Saltwater intrusion from overpumping is not a new problem, Bannister said. It has been documented along the Monterey coast since the 1930s. But the current drought has the potential to make it much worse.
"We're kind of in crisis mode," said Bannister.
John E. Eiskamp, former president of the Santa Cruz County Farm Bureau and a berry grower, called saltwater intrusion a basin-wide problem that the bureau is concerned about.
"Once a well is impacted, you're not going to change that," he said.
Meredith Goebel, a graduate student of Knight's who was part of the survey team, said, "I didn't want to write a thesis that would sit on a shelf. This seemed like something that would be helpful to a lot of people."
"It's a critical piece of information," said Taj Dufour, chief engineer at Soquel Creek Water District, where coastal monitoring wells have detected saltwater intrusion.
Dufour said he hopes water districts and scientists can continue to collaborate to create a more complete picture of the problem — for instance by tracking the saltwater boundary over time. Without more continuous data, he said, "we don't necessarily know if it is getting better or worse."
25 years after Loma Prieta: Bay Area infrastructure is safer, but we're still on shaky ground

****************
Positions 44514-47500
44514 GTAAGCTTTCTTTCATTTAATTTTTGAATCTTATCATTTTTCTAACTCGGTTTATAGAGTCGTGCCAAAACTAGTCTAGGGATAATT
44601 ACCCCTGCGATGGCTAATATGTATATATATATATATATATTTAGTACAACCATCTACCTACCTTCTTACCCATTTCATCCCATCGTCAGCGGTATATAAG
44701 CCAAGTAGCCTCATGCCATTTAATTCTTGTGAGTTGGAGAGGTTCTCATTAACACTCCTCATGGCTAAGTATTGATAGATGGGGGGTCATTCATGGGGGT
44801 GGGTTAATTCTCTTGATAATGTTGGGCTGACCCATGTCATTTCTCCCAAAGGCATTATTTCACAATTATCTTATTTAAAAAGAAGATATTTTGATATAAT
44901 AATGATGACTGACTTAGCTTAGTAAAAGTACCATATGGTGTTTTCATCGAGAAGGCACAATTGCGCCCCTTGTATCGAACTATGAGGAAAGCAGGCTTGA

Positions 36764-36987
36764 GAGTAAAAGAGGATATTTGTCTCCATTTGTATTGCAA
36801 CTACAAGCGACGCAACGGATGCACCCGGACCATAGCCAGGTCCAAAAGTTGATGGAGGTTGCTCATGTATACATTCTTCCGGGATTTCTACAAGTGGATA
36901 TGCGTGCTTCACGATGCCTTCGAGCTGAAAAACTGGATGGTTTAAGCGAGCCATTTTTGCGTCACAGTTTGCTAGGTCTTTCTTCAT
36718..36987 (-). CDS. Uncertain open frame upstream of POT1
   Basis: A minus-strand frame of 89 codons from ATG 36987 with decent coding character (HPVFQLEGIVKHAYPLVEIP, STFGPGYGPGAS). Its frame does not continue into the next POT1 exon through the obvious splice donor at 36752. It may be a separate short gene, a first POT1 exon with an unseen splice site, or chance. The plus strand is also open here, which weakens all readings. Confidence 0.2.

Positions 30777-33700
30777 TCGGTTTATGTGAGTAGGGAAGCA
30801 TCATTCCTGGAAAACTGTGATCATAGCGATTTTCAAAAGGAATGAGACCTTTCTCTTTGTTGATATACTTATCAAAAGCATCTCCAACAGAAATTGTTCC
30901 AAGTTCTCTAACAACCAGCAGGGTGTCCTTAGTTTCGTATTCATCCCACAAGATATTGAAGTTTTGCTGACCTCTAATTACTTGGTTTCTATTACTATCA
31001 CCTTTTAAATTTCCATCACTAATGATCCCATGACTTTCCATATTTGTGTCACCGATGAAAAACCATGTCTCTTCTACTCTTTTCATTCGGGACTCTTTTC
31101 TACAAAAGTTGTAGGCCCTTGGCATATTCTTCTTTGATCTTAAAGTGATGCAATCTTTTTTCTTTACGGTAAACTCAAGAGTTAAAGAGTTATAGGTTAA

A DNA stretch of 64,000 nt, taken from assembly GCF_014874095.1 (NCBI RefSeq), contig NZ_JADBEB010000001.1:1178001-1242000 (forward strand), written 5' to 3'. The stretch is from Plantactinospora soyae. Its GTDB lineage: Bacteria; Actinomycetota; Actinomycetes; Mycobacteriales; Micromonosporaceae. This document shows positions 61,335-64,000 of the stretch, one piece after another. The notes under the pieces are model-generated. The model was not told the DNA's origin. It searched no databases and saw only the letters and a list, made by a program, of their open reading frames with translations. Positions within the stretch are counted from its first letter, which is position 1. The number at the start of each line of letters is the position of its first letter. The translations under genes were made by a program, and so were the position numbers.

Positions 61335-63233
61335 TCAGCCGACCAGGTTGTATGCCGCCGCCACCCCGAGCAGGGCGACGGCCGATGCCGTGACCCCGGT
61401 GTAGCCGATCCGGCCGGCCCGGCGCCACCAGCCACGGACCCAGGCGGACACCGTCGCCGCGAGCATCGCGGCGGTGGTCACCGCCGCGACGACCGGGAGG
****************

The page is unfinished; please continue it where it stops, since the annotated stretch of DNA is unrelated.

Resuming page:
By Lisa M. Krieger and Matthias Gafni
Staff writers Santa Cruz Sentinel
POSTED: 10/11/2014 04:00:00 PM
If the Loma Prieta earthquake happened today, Buck Helm might have survived his Nimitz Freeway commute to watch his two youngest children grow up. Donna Marsden could have finished fixing up her Victorian home. Delores Stewart could have cheered on her beloved Oakland A's.
Twenty-five years later, the freeways and bridges that collapsed have been rebuilt to stand up to a quake even more powerful than the 6.9 magnitude Loma Prieta.
More than $22 billion in infrastructure upgrades have built a metropolitan area that is far safer and far more resilient than before. It's a testament to the power of long-term planning, borne of the ashes of the tragedy -- 25 years ago Friday.
An extensive Bay Area News Group survey of our infrastructure offers much reassurance: Major water pipes are now designed to bend, not break. Bridges and overpasses can better support us. Gas and power lines are safer near fault lines. Hospitals are sturdier.
But our readiness to recover from the Big One gets far from a perfect score -- more like a C-plus, say experts who study quake preparation around the globe.
"A lot has been done," said Stanford civil engineer Anne Kiremidjian. "But to get a B, there's a lot more to be done.
"Our entire region is a very complicated system, and it all has to function together."
Decades of improvements buoy hope that while the Bay Area's $535 billion a year economic engine might sputter, it would eventually recover.
But the newspaper's analysis shows significant "lifelines" -- BART's tunnels under the bay and through the Berkeley hills, the Golden Gate Bridge, highways, local roads and utility distribution lines -- have yet to be upgraded. After a 7.0 or worse quake on the Hayward, San Andreas or Concord faults, it could take months, even years, for some systems to be fully restored, experts say.